Given the difficulties and unworkability of the Blockburger test, and the fact that it is virtually of no help in determining legislative intent -- which is clearly the test to be applied in multiple punishment cases -- I believe that the Blockburger test should be abandoned. I would instead use traditional means to determine legislative intent: the subject, language, and history of the statutes.
[ 512 Pa. Page 169]
The Commonwealth correctly asserts that our decision in Tarver effected a major change in the law. Since 1794, when Pennsylvania first adopted the felony-murder rule, trial judges felt free to sentence particularly heinous criminals to concurrent or consecutive sentences for the felony as well as to impose the mandatory life sentence. I am mindful of the fact that legislatively-linked compound and predicate crimes are not subject to an easy analysis, and that determining legislative intent is sometimes a difficult task. However, I cannot use this difficulty as a basis for retaining a test that reveals little or nothing about legislative intent.
The Legislature was aware of the history of the felony-murder rule when it enacted the Crimes Code of 1972. Yet, aside from separating felony-murder into a different degree of murder, the Legislature did not significantly change the homicide definitions as they had existed in the 1939 Penal Code. Thus, there is nothing to suggest that in 1972 the Legislature intended to change either the definitions or the sentences for the various degrees of homicide from pre-existing practice. Under the present Crimes Code, the Legislature has set forth specific sections precluding multiple punishment only in the most limited circumstance. See 18 Pa.C.S. §§ 906, 3502.*fn4
The stated purpose of the Crimes Code is to prohibit conduct which threatens both individual and public interests, and to provide fair warning both of the conduct
[ 512 Pa. Page 170]
deemed unlawful and the sentence that may be imposed for each offense, 18 Pa.C.S. § 104.*fn5 Our decisions since Tarver have made clear that it is the defendant's criminal offenses, each of which represents a distinct statutory violation, and not the number of acts giving rise to these offenses which are punishable. Commonwealth v. Frisbie, 506 Pa. 461, 485 A.2d 1098 (1984); Commonwealth v. Bostic, 500 Pa. 345, 456 A.2d 1320 (1983); Commonwealth v. Norris, 498 Pa. 308, 446 A.2d 246 (1982). These cases also make it clear that legislative intent is controlling.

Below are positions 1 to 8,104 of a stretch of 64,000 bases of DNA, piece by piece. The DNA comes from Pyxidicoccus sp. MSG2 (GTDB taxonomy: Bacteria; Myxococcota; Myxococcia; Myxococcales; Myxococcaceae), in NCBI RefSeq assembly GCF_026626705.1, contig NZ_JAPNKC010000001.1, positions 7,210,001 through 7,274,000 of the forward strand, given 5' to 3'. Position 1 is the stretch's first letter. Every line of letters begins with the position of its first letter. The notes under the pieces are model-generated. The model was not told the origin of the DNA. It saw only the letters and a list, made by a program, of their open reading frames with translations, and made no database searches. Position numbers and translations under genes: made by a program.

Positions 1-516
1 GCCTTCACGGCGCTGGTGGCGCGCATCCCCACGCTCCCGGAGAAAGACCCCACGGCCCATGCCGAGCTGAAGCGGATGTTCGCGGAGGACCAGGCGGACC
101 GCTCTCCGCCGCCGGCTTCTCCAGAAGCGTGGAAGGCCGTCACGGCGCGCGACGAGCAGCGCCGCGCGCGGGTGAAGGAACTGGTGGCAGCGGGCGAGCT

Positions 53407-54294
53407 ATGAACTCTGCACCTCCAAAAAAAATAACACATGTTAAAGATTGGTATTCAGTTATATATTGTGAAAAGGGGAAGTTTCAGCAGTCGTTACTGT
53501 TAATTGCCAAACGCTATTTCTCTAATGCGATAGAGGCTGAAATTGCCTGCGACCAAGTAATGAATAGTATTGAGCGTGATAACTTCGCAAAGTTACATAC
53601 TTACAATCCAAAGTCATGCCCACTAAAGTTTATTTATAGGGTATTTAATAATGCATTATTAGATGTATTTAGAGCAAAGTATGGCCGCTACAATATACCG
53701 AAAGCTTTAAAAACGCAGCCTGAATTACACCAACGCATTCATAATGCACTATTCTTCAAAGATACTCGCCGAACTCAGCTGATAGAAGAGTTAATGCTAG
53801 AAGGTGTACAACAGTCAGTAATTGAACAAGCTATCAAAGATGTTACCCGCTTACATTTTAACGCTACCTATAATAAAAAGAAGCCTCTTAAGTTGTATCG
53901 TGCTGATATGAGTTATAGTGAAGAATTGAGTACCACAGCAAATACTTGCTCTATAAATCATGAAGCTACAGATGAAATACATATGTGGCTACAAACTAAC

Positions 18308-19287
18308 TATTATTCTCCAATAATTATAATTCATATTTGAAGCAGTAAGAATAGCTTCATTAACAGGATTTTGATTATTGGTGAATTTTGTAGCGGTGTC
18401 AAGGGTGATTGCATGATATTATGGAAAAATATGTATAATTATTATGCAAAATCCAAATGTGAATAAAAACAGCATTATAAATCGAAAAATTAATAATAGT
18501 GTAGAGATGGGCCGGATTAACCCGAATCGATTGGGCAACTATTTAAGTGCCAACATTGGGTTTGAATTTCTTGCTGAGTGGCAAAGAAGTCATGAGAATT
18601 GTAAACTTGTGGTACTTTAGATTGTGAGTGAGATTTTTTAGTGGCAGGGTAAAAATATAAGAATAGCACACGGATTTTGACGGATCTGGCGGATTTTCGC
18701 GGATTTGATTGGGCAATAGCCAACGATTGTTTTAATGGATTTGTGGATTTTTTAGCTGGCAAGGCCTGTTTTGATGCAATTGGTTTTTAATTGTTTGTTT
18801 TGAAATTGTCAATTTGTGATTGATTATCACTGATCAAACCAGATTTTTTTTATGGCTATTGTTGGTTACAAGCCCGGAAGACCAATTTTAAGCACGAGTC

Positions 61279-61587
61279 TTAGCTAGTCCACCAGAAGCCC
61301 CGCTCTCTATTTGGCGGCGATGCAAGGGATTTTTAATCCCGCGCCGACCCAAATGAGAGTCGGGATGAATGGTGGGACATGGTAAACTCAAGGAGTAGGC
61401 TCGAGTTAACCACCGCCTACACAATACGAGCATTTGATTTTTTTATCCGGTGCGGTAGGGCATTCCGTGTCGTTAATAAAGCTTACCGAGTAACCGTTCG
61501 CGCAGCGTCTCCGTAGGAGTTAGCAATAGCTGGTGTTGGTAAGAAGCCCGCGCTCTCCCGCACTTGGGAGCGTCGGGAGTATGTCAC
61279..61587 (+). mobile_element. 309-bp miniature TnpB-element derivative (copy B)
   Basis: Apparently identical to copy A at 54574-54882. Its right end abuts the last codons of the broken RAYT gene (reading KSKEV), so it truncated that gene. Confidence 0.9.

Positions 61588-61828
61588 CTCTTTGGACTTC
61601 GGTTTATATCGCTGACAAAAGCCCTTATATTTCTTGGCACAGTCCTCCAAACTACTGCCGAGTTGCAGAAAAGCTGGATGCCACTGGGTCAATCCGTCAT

In Bostic, supra, we approved a sentencing scheme which imposed, in addition to a sentence for armed robbery, an additional sentence for use of a firearm during a robbery. In doing so, we recognized the Legislature's authority to prescribe cumulative sentences under two statutes regardless of whether those two statutes proscribe the same conduct under Blockburger.
In Frisbie, supra, we also recognized that the Legislature is empowered to impose multiple punishments for the same act, noting that where the Legislature has intended to preclude multiple punishments for multiple injuries resulting from a single act it has expressly done so. Id., 506 Pa. at 466, 485 A.2d at 1100. Since there is no multiple punishment prohibition in the felony-murder or robbery statutes, and since the general purpose of the Crimes Code contemplates that a sentence will be imposed for each offense, there is nothing to indicate a legislative intent to preclude
[ 512 Pa. Page 171]
concurrent sentences. Further, prior to Tarver, at the time the 1972 Crimes Code was enacted, multiple sentences were the law.
*fn1 At the time of trial, the applicable statute relating to first degree murder provided:
All murder which shall be perpetrated by means of poison, or by lying in wait, or by any other kind of willful, deliberate and premeditated killing, or which shall be committed in the perpetration of, or attempting to perpetrate any arson, rape, robbery, burglary, or kidnapping, shall be murder in the first degree. All other kinds of murder shall be murder in the second degree. Act of June 24, 1939, P.L. 872, § 701, December 1, 1959, P.L. 1621, § 1.
*fn2 19 P.S. § 1180-1, et seq. (Supp. 1978-79) (Repealed April 28, 1978) now 42 Pa.C.S. § 9541, et seq.
*fn3 In Linkletter the Supreme Court concluded "that the constitution neither prohibits nor requires [that] retrospective effect be given to any new constitutional rule" 381 U.S. at 629, 85 S.Ct. at 1737 and that the courts must now "weigh the merits and demerits in each case by looking to the prior history of the rule in question, its purpose and effect, and whether retrospective operation will further or retard its operation." 381 U.S. at 629, 85 S.Ct. at 1738.
(d) Multiple convictions. -- A person may not be convicted both for burglary and for the offense which it was his intent to commit after the burglarous entry or for an attempt to commit that offense, unless the additional offense constitutes a felony of the first or second degree. 1972, Dec. 6, P.L. 1482, No. 334, § 1, effective June 6, 1973.
(5) To differentiate on reasonable grounds between serious and minor offenses, and to differentiate among offenders with a view to a just individualization in their treatment. 1972, Dec. 6, P.L. 1482, No. 334, § 1, effective June 6, 1973.